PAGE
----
The Fourth of July fireworks show in Seaside is canceled because of concerns over the coronavirus pandemic.

“It has become very clear in our current economic climate, for the safety of our community, as well as the unknown framework of when we’re going to relax some of the large-scale gatherings, the fireworks show just doesn’t work for 2020,” Seaside Chamber of Commerce CEO Brian Owen told the City Council at Monday’s meeting.

The show typically brings nearly 50,000 people to Seaside from throughout the Northwest.

This year’s celebration would have fallen on a Saturday evening, drawing concern that it could bring record numbers. With cancellation of the 57th annual Fort Vancouver fireworks show, officials feared crowds could overwhelm Seaside. “If we’re the only one going, we could have 75,000 people at the beach,” Mayor Jay Barber said.

Officials estimate an annual economic impact to the city of more than $20 million.

Owen said he worked with the city to make the decision to cancel.

“It’s a good decision, but a difficult one,” Barber said.

Along with fireworks, the city hosts an annual Independence Day parade, drum and bugle corps and an old-fashioned social at the Seaside Museum & Historical Society.

Discussions are ongoing on how the daytime celebrations will be treated, Assistant City Manager Jon Rahl said.

The city’s visitors bureau has regularly provided $20,000 to $25,000 in tourism grant dollars to the chamber to fund the fireworks.

But the remaining cost — estimated at $50,000 — is provided by local businesses and community donors for pyrotechnics, security, setup, port-a-potties and more.

“Every single year businesses show up and they’re there,” Owen said.

Seaside businesses are worried about their employees during the coronavirus. “That’s the No. 1 thing I’m hearing — the health of their employees,” he said.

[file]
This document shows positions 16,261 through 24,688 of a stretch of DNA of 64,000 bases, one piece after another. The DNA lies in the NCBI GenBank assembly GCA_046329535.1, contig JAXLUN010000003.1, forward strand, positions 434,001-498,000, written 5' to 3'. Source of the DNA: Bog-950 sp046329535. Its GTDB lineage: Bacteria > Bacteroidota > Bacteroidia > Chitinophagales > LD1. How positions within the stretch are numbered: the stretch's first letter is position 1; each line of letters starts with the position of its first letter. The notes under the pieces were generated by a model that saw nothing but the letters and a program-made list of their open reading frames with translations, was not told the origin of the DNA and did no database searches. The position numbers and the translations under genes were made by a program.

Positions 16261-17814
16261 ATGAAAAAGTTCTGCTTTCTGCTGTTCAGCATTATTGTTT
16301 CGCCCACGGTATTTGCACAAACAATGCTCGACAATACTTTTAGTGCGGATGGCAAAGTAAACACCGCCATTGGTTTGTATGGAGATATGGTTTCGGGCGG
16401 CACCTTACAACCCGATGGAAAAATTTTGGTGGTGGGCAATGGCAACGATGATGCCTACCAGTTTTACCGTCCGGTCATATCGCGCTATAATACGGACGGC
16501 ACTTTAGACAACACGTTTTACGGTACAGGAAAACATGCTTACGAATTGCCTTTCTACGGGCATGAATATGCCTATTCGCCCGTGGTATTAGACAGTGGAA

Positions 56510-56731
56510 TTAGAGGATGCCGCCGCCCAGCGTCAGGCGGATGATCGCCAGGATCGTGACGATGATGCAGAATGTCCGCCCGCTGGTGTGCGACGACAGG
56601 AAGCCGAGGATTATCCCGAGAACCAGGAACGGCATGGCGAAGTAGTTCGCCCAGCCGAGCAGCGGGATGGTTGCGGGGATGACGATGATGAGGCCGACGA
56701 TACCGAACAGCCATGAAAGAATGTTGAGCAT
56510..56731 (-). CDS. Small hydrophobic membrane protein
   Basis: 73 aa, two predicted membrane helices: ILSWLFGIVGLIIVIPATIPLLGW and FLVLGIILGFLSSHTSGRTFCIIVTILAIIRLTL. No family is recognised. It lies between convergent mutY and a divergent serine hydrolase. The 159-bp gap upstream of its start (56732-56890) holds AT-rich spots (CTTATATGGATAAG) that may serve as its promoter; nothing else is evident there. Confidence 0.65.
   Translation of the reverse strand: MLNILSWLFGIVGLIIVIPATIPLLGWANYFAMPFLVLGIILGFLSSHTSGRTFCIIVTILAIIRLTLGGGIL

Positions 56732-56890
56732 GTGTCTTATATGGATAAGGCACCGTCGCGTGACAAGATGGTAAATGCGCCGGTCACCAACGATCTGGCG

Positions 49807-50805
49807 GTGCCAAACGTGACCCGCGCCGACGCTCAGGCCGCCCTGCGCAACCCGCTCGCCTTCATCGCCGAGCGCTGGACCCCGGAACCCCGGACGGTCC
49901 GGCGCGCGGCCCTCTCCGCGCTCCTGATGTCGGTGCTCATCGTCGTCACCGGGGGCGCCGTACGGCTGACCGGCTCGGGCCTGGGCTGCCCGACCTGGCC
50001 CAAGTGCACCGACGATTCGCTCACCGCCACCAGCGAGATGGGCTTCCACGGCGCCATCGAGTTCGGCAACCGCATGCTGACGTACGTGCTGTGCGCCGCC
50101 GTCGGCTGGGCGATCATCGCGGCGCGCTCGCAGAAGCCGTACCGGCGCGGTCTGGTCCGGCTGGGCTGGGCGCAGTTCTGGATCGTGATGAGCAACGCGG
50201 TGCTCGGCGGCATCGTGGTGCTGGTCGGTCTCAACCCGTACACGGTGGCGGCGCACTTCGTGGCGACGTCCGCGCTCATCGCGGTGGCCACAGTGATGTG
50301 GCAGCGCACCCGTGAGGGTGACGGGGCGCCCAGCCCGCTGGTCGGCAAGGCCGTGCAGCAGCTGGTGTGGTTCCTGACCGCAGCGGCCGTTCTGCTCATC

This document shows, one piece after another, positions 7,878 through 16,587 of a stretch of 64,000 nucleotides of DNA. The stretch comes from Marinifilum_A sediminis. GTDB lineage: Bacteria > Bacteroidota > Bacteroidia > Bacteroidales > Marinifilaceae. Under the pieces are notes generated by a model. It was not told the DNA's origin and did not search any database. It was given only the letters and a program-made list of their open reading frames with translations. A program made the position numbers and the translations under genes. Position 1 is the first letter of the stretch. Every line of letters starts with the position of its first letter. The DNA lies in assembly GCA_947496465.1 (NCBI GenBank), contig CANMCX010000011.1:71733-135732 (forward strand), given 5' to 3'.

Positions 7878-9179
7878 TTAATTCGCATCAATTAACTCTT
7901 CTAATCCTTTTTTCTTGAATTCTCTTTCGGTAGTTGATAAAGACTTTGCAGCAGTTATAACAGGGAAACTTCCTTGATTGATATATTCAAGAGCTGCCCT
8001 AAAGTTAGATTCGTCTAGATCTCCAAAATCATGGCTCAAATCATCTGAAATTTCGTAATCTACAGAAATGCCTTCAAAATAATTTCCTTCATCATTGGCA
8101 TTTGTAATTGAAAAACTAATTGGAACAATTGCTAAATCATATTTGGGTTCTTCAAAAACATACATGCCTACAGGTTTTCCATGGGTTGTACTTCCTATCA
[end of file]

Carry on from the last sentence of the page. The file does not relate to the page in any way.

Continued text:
“That really saddens my heart, because it’s one of my favorite events of the year,” Owen said. “Not only is it our Independence Day, it’s a community day. We get to see all our family and friends. We get to highlight the Seaside community from morning till night.”

Numbers hold in Clatsop County

As of Wednesday, the Oregon Health Authority reported 2,446 cases and 101 deaths from the virus statewide. The health authority tracked 460 test results in Clatsop County, including six positive cases.

Extended order

The county Board of Commissioners voted last week to extend the county’s emergency declaration related to the COVID-19 pandemic and the emergency order closing hotels, vacation rentals and campgrounds to May 31.

The declaration, originally adopted March 16, enables the board to take actions specific to the county in addition to those declared by the state.

Exceptions come for campground visitors who have longer-term reservations dating from March 11, as well as campground staff, hosts and people employed in the county on a temporary basis. Pools, spas and other public bathing facilities also remain ordered closed.

Limited library services

Esther Moberg, director of Seaside Library, said the library remains closed to the public.

This week, the library will mail out books to people with library cards, so they can place holds, Moberg said. “The following week we hope to start curbside services with library cards. The building is closed, but we’re offering limited services.”

Virtual storytime for children is available on the library’s Facebook page.

Serving up breakfast

With events postponed or canceled through the end of May, Seaside Civic and Convention Center General Manager Russ Vandenberg, convention center staff and Oregon Fine Foods teamed up to provide three free breakfasts, serving 200 breakfasts at each.

The first breakfast offered pancakes and sausage to first responders and health care workers within the county. The second and third breakfasts served first responders and anyone who has experienced hardship as a result of the COVID-19 pandemic.

City Council meets via Zoom

Zoom meetings are the new normal for Seaside City Council, as the council continues to maintain its regular meeting schedule.

While the doors remain locked, “we remain mostly fully staffed,” Assistant City Manager Jon Rahl said. “We’ve set up with an alternative schedule with staff, to help with good distancing measuring. We are there and accepting phone calls and operating as normal as possible.”

The next council meeting is scheduled for May 11.

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